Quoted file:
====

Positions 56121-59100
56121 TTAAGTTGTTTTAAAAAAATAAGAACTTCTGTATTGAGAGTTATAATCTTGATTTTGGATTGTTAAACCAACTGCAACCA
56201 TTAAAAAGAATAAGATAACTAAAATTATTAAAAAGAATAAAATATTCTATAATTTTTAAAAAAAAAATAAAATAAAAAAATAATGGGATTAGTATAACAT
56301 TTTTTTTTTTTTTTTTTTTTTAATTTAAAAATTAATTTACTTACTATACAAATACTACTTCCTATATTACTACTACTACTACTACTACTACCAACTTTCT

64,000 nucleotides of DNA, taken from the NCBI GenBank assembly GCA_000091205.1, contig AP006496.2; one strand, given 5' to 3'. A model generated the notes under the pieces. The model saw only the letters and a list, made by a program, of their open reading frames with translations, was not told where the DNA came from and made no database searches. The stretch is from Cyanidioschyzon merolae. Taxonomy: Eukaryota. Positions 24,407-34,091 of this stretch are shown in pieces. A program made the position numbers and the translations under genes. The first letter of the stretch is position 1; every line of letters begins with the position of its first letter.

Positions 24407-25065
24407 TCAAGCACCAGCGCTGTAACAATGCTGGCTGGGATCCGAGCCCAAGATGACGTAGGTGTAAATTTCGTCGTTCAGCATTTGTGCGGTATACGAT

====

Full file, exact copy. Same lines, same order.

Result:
Positions 56121-59100
56121 TTAAGTTGTTTTAAAAAAATAAGAACTTCTGTATTGAGAGTTATAATCTTGATTTTGGATTGTTAAACCAACTGCAACCA
56201 TTAAAAAGAATAAGATAACTAAAATTATTAAAAAGAATAAAATATTCTATAATTTTTAAAAAAAAAATAAAATAAAAAAATAATGGGATTAGTATAACAT
56301 TTTTTTTTTTTTTTTTTTTTTAATTTAAAAATTAATTTACTTACTATACAAATACTACTTCCTATATTACTACTACTACTACTACTACTACCAACTTTCT

64,000 nucleotides of DNA, taken from the NCBI GenBank assembly GCA_000091205.1, contig AP006496.2; one strand, given 5' to 3'. A model generated the notes under the pieces. The model saw only the letters and a list, made by a program, of their open reading frames with translations, was not told where the DNA came from and made no database searches. The stretch is from Cyanidioschyzon merolae. Taxonomy: Eukaryota. Positions 24,407-34,091 of this stretch are shown in pieces. A program made the position numbers and the translations under genes. The first letter of the stretch is position 1; every line of letters begins with the position of its first letter.

Positions 24407-25065
24407 TCAAGCACCAGCGCTGTAACAATGCTGGCTGGGATCCGAGCCCAAGATGACGTAGGTGTAAATTTCGTCGTTCAGCATTTGTGCGGTATACGAT